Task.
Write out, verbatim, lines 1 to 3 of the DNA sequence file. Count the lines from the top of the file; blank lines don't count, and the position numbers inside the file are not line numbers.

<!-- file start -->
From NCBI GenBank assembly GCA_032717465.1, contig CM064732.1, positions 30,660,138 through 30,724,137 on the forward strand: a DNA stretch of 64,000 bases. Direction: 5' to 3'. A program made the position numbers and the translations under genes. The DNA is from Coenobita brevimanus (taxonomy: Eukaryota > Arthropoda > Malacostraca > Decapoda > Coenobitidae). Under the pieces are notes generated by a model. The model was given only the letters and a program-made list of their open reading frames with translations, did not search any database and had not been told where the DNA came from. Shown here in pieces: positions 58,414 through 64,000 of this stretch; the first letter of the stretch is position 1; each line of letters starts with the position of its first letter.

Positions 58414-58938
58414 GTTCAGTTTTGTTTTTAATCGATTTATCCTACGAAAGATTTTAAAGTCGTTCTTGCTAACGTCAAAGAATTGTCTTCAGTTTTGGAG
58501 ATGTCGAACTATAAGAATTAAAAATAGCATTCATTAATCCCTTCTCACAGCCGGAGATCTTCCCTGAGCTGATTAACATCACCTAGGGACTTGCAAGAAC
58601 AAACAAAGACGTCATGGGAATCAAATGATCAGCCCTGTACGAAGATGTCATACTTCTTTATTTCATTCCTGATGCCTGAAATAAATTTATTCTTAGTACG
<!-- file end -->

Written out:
From NCBI GenBank assembly GCA_032717465.1, contig CM064732.1, positions 30,660,138 through 30,724,137 on the forward strand: a DNA stretch of 64,000 bases. Direction: 5' to 3'. A program made the position numbers and the translations under genes. The DNA is from Coenobita brevimanus (taxonomy: Eukaryota > Arthropoda > Malacostraca > Decapoda > Coenobitidae). Under the pieces are notes generated by a model. The model was given only the letters and a program-made list of their open reading frames with translations, did not search any database and had not been told where the DNA came from. Shown here in pieces: positions 58,414 through 64,000 of this stretch; the first letter of the stretch is position 1; each line of letters starts with the position of its first letter.

Positions 58414-58938
58414 GTTCAGTTTTGTTTTTAATCGATTTATCCTACGAAAGATTTTAAAGTCGTTCTTGCTAACGTCAAAGAATTGTCTTCAGTTTTGGAG